The United Nations Committee on the Rights of the Child has once again highlighted in its 5 yearly report that New Zealand is failing to protect its children from harm. “The UN report is a sad indictment on the number of neglected, abused and sick children in this country and it is not a story that New Zealanders can be proud of,” says Rebecca Williams, a spokesperson for the Alcohol Healthwatch Trust, a public health organisation. “Too many of these children are the silent victims of alcohol abuse and we are joining the call for the Government to act.”

Included in this year’s UN report is concern over the high levels of alcohol abuse by adolescents. According to Alcohol Healthwatch, the numbers of young people who are drinking themselves into hospitals, police cells, unplanned sexual encounters and unwanted pregnancies, are too high. Over 35% of injuries in the emergency department at Auckland Hospital are the direct result of alcohol, the majority affecting young men (Casswell and Humphreys 2003). When the legal purchase age for alcohol dropped from 20 to 18 years, the same emergency department reported a dramatic rise in the number of drunk teenagers needing treatment (Everitt and Jones 2000). This year, the first health study of secondary school students revealed that 27% of teenagers had ridden in a car driven by a potentially drunk drive in the previous month (University of Auckland, National Secondary School Health Survey, 2000). Cars filled with drinking teenagers on school holidays, that end up in horrific crashes and loss of life, is testament to the fact this can have tragic results.


Ms Williams says that the stakes for adolescent drinking can be too high. “With so many families facing trauma and tragedy every week it almost feels obscene to talk about money, but how much is this preventable harm costing New Zealand? The cost to families is simply immeasurable,” she says.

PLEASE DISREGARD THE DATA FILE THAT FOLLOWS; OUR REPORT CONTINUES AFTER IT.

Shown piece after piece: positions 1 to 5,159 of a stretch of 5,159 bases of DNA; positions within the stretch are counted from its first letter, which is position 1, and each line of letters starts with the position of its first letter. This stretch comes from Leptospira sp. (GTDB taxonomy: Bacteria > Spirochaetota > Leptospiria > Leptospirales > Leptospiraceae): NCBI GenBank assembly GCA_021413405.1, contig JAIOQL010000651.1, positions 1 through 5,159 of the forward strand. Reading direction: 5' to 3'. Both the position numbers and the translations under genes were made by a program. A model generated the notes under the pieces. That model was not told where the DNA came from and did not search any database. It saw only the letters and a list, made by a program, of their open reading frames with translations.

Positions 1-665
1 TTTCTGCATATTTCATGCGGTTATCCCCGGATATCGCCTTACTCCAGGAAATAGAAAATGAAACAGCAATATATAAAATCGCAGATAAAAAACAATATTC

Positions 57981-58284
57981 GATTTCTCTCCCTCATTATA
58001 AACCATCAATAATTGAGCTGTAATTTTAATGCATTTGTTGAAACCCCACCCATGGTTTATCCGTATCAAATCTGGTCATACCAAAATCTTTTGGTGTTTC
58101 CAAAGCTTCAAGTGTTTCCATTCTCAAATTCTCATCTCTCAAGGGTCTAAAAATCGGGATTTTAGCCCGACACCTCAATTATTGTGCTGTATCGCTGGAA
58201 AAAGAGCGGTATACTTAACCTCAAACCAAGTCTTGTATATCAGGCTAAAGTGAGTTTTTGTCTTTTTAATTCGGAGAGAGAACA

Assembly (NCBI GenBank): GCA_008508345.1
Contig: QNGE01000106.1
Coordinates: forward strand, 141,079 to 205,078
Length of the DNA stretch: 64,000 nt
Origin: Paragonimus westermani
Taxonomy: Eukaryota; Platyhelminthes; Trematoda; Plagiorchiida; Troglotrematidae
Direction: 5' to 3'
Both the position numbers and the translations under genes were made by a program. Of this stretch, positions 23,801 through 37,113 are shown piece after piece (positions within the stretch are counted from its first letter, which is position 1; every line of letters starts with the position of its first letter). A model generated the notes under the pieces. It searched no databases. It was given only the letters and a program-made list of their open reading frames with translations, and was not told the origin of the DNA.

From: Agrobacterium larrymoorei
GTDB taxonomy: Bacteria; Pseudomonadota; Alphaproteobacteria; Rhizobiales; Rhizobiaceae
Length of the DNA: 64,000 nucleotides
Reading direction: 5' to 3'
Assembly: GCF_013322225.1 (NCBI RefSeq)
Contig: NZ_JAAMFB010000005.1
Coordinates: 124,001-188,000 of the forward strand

Throughout the UN document is the enduring theme of a lack of comprehensive prevention measures. This includes insufficient policy, insufficient funding and a lack of coordination and integration of services. Last month Alcohol Healthwatch launched the Action on Liquor Legislation Campaign which among other things calls for a comprehensive integrated approach to alcohol-related harm prevention. The campaign asks the Government to act boldly to turn the tide on the unacceptable level of alcohol-related harm in New Zealand. The campaign focus is on strengthening the areas of policy and legislation where there is proven effectiveness for harm reduction, particularly for young people, and to create a more supportive environment for agencies working to prevent harm.

Alcohol Healthwatch believes the campaign strategies would go a long way towards protecting children. “Solving issues of alcohol abuse is not a simple matter and not the sole responsibility of Government but it is the legislators and policy makers that set the all important benchmarks,” says Ms Williams. “We are asking the Government to send a strong message that alcohol-related harm for our children and young people is unacceptable and that comprehensive action is forthcoming.”

If you would like further information regarding this media statement please contact Rebecca Williams at Alcohol Healthwatch 09 520 7035 or email director@ahw.co.nz